It said the official national COVID-19 case tally now stood at 5,907,999. It said the national death toll had risen to 146,868.

Two-thirds of coronavirus cases detected in Russia since the beginning of July were the Delta strain of the virus, the TASS news agency cited Anna Popova, consumer health watchdog head, as saying.

Moscow residents will no longer have to present a QR code demonstrating they have been vaccinated against COVID-19 or have immunity in order to sit inside cafes, restaurants and bars from July 19, Mayor Sergei Sobyanin said on Friday.


Italy, Spain and Switzerland sent medical aid on Friday to Tunisia, which is facing its worst health crisis since the start of the coronavirus pandemic, with a sharp rise in deaths, hospitals filled to capacity and a lack of oxygen supplies.

Deaths from COVID-19 exceeded 150 per day during the past week in Tunisia, prompting countries including Qatar, Algeria, the UAE, Morocco, Turkey and Kuwait to send aid. Egypt and Saudi Arabia opened an air bridge earlier this week, sending at least 8 planes of aid.

France said this week it also planned to send about one million vaccination doses and medical aid. 

Intensive care units and emergency departments are full in hospitals across Tunisia, officials said, and the authorities have begun installing field hospitals sent by Qatar and Morocco.

Doctors complained of exhaustion and a shortage of oxygen supplies.

Tunisia recorded 194 coronavirus deaths on Thursday, the highest daily death toll since the start of the pandemic. In all, it has reported more than 17,000 deaths and more than 520,000 coronavirus infections since the pandemic began.

So far, Tunisia has vaccinated 830,000 people out of a total population of 11.6 million.

People wear face masks to curb the spread of coronavirus during the morning rush hour at Waterloo train station in London, Wednesday, July 14, 2021. (MATT DUNHAM / AP)


The UK held out the prospect of restoring some COVID-19 restrictions amid a surge in new cases, just three days before it plans to drop all remaining social distancing rules.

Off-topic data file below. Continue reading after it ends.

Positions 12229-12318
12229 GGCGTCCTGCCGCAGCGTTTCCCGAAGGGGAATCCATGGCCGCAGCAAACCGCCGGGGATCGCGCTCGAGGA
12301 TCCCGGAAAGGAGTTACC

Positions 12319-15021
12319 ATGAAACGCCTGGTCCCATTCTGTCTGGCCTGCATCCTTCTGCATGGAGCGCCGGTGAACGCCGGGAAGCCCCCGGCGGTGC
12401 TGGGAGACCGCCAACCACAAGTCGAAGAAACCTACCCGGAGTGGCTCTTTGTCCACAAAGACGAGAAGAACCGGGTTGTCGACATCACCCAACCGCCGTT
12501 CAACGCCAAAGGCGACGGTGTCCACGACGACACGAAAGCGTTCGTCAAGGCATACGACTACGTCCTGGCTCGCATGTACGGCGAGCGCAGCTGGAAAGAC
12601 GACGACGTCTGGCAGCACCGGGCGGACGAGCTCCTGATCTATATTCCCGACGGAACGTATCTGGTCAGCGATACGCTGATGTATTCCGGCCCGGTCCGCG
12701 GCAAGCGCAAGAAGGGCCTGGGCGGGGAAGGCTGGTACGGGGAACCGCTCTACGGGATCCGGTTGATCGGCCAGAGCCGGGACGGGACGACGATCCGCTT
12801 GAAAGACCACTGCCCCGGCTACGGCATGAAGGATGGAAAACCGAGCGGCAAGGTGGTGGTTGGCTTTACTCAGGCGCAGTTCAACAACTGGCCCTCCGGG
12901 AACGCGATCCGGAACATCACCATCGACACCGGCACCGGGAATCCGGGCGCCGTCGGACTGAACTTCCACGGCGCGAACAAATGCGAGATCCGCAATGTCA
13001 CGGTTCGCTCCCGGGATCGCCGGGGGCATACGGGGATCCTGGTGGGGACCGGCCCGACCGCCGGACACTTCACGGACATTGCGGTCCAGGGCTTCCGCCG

“Of course if we get into a situation where it’s unacceptable and we do need to put back further restrictions, then that of course is something the government will look at,” Lucy Frazer, a government minister, told Sky News on Friday.

The remarks from Frazer, the government’s solicitor general, are the most explicit yet that Prime Minister Boris Johnson’s stated wish for the current unlocking to be “irreversible” may be confounded by the progression of the virus.

On Monday, the government will allow nightclubs to open for the first time in 16 months and drop remaining COVID-19 rules including limits on gatherings indoors and outdoors, the requirement to wear face masks in shops and on trains, and the guidance for people to work from home if able.

With infection rates rising amid the spread of the delta variant, Chief Medical Officer Chris Whitty warned that the UK isn’t “out of the woods yet” and said that “I don’t think we should underestimate that we could get into trouble again, surprisingly fast.”

Britain on Friday said there had been 36,800 new cases of the Delta variant in the week to July 14, compared to 54,268 new cases reported the previous week.

The total number of cases of the variant reported was 253,049, a 17 percent increase from last week.

United States

US President Joe Biden signaled progress toward lifting a ban on travel from Europe, raising hopes for a reopening of the almost US$40 billion North Atlantic air corridor 16 months after flights were grounded by COVID-19.

“It’s in process now,” Biden said at a news conference with Merkel following their meeting. “I’m waiting to hear from our folks, our Covid team, as to when that should be done.”

He said to expect an answer “within the next several days.”

In another development, White House press secretary Jen Psaki said on Thursday that Facebook was not doing enough to stop the spread of false claims about COVID-19 and vaccines.

Facebook, which owns Instagram and WhatsApp, needs to work harder to remove inaccurate vaccine information from its platform, Psaki said.

She said 12 people were responsible for almost 65 percent of anti-vaccine misinformation on social media platforms. The finding was reported in May by the Center for Countering Digital Hate, but Facebook has disputed the methodology.

A Facebook spokesperson said the company has partnered with government experts, health authorities and researchers to take "aggressive action against misinformation about COVID-19 and vaccines to protect public health".


Zimbabwe has hit a major milestone in its COVID-19 vaccine rollout, with more than a million people having receiving at least their first jab.

As of Thursday evening, a total of 1,036,252 people had been vaccinated against COVID-19, according to a daily update by the health ministry.

The southern African country has so far recorded 78,872 confirmed cases, including 49,774 recoveries and 2,418 deaths.